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A Look at How Legalization is Going in Nevada


Voters in Nevada made their state one of the four to approve adult-use legalization in November 2016. The efforts there may not have gotten the media attention that California (because of its size) or Massachusetts and Maine (first victories for recreational legalization on the East Coast) did, but events in the state continue to show just how critical the vote was. With Nevada’s growing population, it means more people every year will have access to cannabis without needing a specific reason or special permission.

And while Nevada continues to fly under the radar somewhat when it comes to news compared to other states, that’s not necessarily a bad thing. With states like California making news due to shortages and weak supply and missing tax projections, and Maine being known for its relative lack of progress when it comes to getting adult-use sales off the ground at all, Nevada has made progress on many fronts. But that doesn’t mean all is well and that there is not still a lot more to accomplish.

“Nevada hit the ground running in 2017 with adult use and nothing has slowed down since,” Madisen Saglibene, the Executive Director for both the Las Vegas and Nevada chapters of NORML, told The Marijuana Times. “We rolled out the program extremely quickly, adopted amazing testing standards, and have great product availability overall. For consumers, there have been challenges though. The cost of product in Las Vegas is some of the highest in the nation and is then subject to a high tax rate also. For patients this has been a real problem, leading many back to the street market. Many great things have transpired since legalization, especially when it comes to tax revenue and business development, but Nevada consumers want to make sure that integrity is maintained by these cannabis businesses.”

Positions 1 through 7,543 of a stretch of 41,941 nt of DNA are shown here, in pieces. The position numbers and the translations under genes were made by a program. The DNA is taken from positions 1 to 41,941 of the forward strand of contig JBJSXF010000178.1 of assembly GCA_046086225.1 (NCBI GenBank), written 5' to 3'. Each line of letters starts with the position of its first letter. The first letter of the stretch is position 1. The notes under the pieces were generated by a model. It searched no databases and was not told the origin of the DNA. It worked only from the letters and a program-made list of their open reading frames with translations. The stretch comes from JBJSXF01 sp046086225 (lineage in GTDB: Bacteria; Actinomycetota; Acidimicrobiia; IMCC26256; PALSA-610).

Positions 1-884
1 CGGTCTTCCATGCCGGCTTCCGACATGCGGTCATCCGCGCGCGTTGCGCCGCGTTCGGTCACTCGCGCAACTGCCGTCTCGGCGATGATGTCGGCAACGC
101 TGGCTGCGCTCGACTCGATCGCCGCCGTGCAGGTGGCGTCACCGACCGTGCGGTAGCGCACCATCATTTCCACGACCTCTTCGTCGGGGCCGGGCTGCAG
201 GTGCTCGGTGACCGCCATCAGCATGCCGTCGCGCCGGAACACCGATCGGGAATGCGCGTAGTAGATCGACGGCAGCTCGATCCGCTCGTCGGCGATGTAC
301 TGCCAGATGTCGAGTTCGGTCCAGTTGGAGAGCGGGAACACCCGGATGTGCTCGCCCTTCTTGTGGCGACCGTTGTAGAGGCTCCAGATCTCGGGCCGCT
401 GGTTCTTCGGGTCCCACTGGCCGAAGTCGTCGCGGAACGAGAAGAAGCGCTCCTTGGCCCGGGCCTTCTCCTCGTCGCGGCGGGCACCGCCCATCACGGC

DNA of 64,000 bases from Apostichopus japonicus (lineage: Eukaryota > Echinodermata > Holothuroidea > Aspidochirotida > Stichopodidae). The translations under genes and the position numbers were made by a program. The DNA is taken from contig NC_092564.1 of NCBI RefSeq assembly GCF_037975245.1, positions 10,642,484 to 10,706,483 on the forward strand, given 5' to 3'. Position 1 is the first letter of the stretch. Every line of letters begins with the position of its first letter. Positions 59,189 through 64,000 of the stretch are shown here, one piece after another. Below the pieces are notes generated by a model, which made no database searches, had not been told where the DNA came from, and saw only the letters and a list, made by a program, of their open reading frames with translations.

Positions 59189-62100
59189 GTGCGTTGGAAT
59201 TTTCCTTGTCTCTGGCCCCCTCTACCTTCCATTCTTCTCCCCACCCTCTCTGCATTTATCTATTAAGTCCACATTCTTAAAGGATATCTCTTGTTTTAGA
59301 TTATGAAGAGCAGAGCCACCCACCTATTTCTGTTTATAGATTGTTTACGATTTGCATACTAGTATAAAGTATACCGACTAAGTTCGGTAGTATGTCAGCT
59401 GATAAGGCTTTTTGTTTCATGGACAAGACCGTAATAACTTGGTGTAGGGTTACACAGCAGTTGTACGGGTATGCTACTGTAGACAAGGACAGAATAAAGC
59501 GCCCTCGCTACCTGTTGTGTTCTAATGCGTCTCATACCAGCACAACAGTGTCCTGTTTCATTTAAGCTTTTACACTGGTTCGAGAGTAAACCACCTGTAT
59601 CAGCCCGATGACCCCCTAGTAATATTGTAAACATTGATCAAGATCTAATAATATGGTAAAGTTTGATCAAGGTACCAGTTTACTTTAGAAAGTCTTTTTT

Nevada is also somewhat unique in the U.S. due to the fact that tens of millions of tourists visit the state each year. When I asked Madisen about the impact legalization would have there over the next 5 years, she said it would likely be huge, especially after social use areas are allowed. “Casinos aren’t doing as well as they used to, nightclubs are also losing momentum, so I think Vegas is going to have to make that switch from an economic perspective,” she told us. “Unfortunately our laws don’t allow for any public consumption, so theoretically unless you live in Nevada, there’s nowhere you can legally smoke. This creates friction for tourists that need to be addressed. Social use lounges, other than those on Native American reservations, will not be permitted until at least 2021 per Nevada statute.”

Once people have the ability to travel to a place like Las Vegas, buy marijuana, and have multiple choices for where to consume said marijuana, there is no telling how many more tourists will pick Nevada as their destination. And if Nevada is still one of the very few places that offer this set of circumstances, they could have an advantage over other tourist spots for many years to come.